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#ActualServant of the Lord

Posted 03 October 2012 - 01:44 PM

Just prefix all your english sentences with the words "see out", and us C++ programmers will suddenly comprehend you better. Posted Image

A little scripting might be beneficial to you, but just speak english and ask questions when we say something you don't understand.

The two things I would like non-programmers to know is:
A) The size of the feature does not equal the amount of work. A "small" feature does not mean a "small" amount of work. It could be a huge amount of work.
This rule is called "A small matter of programming", and is misunderstood so much that we have a term for it.

B) Unlike a painting, an entirely visual art form, where you can visually see the work progressing, 90% of the work programmers do cannot be seen or understood by non-programmers (not without us explaining what we did). We can spend days working on something that doesn't make a single visible change to the project - but that does not mean that we aren't working, or that we are behind schedule. Likewise, when the visible changes come, they can suddenly come so fast and so frequently that the the visible side of the project changes dramatically overnight.
This is tipping point of a rapid change from non-visible progress to visible progress is sometimes called a "Black triangle moment". Computer programs are like icebergs - only 10% of the program is above the surface of the water.

Alot of programmers are creative individuals. Just because our skillset (programming) may seem entirely scientific in nature, it is very much a creative process as well (similar to architectural engineering - a mix of creative and scientific skills).

Also understand that many programmers, like mules, have a terrific sense of humor. We also love making references to obscure literature, movies, or historical events - we (or at least I) sometimes play it straight hoping other people don't get the reference. Posted Image
If you also have a sense of humor, even if it differs from the individual humors of each programmer on your team, it can be a great way to relate to each other and break up the mood.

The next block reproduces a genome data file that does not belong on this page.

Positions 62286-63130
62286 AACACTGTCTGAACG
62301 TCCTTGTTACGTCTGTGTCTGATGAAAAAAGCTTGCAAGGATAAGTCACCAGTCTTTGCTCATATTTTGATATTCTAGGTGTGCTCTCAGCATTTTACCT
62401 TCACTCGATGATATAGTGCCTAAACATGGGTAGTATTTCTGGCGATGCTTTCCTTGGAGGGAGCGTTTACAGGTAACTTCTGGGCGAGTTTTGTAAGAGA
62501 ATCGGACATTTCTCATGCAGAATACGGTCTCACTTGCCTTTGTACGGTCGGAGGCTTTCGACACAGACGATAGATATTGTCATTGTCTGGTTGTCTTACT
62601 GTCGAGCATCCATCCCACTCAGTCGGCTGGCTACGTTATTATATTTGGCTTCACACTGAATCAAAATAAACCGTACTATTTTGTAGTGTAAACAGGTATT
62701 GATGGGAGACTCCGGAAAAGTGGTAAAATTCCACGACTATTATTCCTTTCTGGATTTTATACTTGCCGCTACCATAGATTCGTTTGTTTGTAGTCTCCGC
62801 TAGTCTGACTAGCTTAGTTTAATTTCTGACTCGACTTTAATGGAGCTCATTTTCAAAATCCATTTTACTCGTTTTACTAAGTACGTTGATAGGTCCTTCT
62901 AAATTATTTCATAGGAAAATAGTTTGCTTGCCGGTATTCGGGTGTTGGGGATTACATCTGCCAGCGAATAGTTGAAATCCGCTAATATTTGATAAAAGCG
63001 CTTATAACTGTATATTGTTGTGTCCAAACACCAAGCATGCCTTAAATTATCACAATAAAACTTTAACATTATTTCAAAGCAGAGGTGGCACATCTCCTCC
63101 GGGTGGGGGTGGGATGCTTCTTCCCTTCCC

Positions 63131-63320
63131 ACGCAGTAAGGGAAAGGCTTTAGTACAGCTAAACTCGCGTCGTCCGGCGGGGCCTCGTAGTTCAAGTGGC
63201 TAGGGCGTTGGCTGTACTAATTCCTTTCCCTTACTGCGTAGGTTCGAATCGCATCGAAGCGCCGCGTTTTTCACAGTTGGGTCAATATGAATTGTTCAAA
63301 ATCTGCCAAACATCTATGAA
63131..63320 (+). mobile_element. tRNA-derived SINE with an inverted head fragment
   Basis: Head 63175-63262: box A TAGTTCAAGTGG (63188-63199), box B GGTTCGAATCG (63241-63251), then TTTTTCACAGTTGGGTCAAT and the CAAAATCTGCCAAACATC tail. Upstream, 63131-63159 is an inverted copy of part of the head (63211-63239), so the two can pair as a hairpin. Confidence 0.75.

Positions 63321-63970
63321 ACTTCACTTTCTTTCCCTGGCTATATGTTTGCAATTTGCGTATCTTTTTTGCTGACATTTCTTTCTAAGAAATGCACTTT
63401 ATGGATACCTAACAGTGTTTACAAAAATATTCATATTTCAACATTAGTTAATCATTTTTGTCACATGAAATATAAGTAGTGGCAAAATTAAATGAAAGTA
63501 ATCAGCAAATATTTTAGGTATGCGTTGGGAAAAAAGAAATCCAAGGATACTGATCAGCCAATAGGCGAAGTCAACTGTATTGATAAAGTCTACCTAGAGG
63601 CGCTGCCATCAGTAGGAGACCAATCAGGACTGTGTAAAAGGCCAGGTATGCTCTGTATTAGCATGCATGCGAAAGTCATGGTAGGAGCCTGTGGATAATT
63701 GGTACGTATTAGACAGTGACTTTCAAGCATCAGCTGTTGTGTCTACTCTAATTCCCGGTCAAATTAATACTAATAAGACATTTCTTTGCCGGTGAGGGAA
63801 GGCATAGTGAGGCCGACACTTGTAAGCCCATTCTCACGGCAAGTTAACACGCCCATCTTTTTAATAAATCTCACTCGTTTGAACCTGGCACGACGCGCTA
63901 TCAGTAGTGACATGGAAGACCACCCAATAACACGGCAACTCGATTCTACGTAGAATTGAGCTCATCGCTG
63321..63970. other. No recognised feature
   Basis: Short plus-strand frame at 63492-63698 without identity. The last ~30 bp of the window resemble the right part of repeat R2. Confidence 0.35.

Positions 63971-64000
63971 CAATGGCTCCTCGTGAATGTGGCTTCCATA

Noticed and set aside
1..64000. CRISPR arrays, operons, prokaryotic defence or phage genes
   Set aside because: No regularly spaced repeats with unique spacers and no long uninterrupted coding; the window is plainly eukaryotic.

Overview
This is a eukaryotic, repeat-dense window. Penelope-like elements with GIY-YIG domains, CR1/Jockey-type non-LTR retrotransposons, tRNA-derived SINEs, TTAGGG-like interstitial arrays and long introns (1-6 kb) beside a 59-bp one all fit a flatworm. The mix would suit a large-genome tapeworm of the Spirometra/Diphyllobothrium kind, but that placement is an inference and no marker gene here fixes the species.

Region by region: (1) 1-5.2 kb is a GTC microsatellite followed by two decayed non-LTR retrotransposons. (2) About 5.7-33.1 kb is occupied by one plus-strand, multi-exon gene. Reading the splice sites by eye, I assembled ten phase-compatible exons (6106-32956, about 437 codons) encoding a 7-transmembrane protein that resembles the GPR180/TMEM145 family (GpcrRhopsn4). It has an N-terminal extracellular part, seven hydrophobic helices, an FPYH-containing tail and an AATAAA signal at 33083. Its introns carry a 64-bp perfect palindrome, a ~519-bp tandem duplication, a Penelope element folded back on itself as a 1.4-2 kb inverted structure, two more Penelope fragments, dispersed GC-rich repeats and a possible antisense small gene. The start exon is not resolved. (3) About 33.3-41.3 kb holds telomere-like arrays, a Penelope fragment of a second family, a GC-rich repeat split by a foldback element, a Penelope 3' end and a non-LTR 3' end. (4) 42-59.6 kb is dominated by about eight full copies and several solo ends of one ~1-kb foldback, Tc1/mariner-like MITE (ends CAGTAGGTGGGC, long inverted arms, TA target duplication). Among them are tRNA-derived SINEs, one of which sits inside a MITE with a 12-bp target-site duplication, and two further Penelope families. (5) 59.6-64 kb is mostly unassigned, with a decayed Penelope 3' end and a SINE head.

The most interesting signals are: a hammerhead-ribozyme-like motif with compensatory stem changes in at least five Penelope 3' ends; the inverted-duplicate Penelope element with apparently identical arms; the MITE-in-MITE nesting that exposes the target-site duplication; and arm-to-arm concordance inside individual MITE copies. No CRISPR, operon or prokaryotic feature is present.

#1Servant of the Lord

Posted 03 October 2012 - 01:42 PM

Just prefix all your english sentences with the words "see out", and us C++ programmers will suddenly comprehend you better. Posted Image

A little scripting might be beneficial to you, but just speak english and ask questions when we say something you don't understand.

The two things I would like non-programmers to know is:
A) The size of the feature does not equal the amount of work. A "small" feature does not mean a "small" amount of work. It could be a huge amount of work.
This rule is called "A small matter of programming", and is misunderstood so much that we have a term for it.

B) Unlike a painting, an entirely visual art form, where you can visually see the work progressing, 90% of the work programmers do cannot be seen or understood by non-programmers (not without us explaining what we did). We can spend days working on something that doesn't make a single visible change to the project - but that does not mean that we aren't working, or that we are behind schedule. Likewise, when the visible changes come, they can suddenly come so fast and so frequently that the the visible side of the project changes dramatically overnight.
This is tipping point of a rapid change from non-visible progress to visible progress is sometimes called a "Black triangle moment". Computer programs are like icebergs - only 10% of the program is above the surface of the water.

Alot of programmers are creative individuals. Just because our skillset (programming) may seem entirely scientific in nature, it is very much a creative process as well (similar to architectural engineering - a mix of creative and scientific skills).

Also understand that many programmers, like mules, have a terrific sense of humor. We also love making references to obscure literature, movies, or historical events - we (or at least I) sometimes play it straight hoping other people don't get the reference. Posted Image

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